The wife of Robin Williams revealed Thursday that at the time of his death, the late comedian was not only battling depression and anxiety but the early stages of Parkinson's Disease.
"Robin's sobriety was intact and he was brave as he struggled with his own battles of depression, anxiety as well as early stages of Parkinson's Disease, which he was not yet ready to share publicly," said Susan Schneider, in a statement.
Parkinson's affects nearly 10 million people, according to the Parkinson's Disease Foundation. The National Institutes of Health cites that "for people with depression and Parkinson's disease, each illness can make symptoms of the other worse." Research linking the two has focused on depression following a diagnosis, but it can be assumed that the actor's depression predated his Parkinson's diagnosis.
Schneider was Williams' third wife. Read her entire statement below.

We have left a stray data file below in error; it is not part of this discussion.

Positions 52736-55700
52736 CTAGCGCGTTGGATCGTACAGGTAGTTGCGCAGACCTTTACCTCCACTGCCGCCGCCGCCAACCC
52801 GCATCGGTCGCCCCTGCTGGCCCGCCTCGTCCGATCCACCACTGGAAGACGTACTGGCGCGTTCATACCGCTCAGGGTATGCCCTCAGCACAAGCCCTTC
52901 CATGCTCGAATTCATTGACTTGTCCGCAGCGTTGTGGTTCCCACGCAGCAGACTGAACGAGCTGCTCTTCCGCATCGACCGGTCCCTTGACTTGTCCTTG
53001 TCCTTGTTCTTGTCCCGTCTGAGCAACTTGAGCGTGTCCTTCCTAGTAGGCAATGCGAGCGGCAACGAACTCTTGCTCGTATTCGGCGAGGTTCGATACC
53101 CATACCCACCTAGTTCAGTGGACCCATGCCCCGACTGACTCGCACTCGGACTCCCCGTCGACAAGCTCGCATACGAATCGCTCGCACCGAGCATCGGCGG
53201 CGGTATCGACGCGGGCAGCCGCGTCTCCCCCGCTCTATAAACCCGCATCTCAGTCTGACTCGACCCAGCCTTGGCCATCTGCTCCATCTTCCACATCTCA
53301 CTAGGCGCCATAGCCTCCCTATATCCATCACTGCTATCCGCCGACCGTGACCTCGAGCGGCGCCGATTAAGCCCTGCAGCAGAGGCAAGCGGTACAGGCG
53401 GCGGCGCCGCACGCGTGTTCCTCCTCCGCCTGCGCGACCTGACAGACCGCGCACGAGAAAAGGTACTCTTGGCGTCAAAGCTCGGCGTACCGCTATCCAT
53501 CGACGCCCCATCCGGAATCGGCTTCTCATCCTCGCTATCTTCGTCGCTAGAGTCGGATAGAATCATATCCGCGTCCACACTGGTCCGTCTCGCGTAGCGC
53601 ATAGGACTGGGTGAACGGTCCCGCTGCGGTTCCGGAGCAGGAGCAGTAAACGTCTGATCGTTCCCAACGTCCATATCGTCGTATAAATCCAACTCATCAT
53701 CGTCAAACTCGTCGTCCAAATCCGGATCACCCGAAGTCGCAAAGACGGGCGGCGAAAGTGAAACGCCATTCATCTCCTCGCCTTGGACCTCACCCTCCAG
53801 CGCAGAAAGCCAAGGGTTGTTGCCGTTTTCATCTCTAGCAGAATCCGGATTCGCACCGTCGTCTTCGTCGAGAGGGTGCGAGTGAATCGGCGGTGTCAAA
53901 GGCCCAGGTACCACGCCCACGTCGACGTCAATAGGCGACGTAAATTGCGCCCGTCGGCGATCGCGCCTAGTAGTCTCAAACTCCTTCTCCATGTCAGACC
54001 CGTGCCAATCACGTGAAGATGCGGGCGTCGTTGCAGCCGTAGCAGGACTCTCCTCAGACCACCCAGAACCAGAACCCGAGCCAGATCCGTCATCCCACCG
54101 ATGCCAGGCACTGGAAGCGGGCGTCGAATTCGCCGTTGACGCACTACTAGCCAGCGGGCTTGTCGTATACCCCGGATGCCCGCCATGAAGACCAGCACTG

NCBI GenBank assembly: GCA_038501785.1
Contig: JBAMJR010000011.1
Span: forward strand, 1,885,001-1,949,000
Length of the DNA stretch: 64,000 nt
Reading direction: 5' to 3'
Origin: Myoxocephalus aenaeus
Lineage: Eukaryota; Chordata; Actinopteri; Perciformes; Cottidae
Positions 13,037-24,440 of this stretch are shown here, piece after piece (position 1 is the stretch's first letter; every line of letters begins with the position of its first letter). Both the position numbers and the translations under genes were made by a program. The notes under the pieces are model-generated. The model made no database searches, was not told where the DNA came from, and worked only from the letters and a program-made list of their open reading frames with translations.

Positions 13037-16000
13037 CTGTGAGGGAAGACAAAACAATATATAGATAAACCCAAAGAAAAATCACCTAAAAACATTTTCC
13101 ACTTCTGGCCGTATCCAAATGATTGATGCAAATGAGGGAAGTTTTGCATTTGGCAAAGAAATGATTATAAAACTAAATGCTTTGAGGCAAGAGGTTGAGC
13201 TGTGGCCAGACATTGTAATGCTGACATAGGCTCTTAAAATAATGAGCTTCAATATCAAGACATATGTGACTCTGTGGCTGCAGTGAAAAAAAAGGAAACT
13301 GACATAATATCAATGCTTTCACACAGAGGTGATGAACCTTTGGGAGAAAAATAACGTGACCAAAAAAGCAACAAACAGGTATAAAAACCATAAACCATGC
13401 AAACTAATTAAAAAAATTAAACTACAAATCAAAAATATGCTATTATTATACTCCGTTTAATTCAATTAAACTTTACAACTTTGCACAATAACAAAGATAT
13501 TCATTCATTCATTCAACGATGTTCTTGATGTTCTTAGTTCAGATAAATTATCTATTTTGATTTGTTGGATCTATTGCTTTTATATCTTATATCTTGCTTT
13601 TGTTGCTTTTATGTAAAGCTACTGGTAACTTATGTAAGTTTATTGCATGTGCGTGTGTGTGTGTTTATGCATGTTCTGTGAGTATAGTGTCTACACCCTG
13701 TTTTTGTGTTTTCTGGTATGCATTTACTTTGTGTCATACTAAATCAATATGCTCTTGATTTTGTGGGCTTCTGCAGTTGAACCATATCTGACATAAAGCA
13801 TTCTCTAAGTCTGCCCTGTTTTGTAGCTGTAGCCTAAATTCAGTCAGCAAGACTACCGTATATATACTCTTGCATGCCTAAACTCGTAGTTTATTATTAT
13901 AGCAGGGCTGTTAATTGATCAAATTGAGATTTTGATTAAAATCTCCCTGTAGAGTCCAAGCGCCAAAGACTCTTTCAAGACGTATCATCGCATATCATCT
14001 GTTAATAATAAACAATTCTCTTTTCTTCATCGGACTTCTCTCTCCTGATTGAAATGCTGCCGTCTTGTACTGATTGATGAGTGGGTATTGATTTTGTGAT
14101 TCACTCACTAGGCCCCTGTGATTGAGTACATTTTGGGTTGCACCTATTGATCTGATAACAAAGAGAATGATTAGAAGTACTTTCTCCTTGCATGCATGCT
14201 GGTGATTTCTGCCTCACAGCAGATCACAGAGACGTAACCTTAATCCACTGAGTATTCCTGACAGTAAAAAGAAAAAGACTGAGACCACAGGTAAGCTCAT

“Robin spent so much of his life helping others. Whether he was entertaining millions on stage, film or television, our troops on the frontlines, or comforting a sick child — Robin wanted us to laugh and to feel less afraid.
Since his passing, all of us who loved Robin have found some solace in the tremendous outpouring of affection and admiration for him from the millions of people whose lives he touched. His greatest legacy, besides his three children, is the joy and happiness he offered to others, particularly to those fighting personal battles.
Robin's sobriety was intact and he was brave as he struggled with his own battles of depression, anxiety as well as early stages of Parkinson's Disease, which he was not yet ready to share publicly.
It is our hope in the wake of Robin’s tragic passing, that others will find the strength to seek the care and support they need to treat whatever battles they are facing so they may feel less afraid.”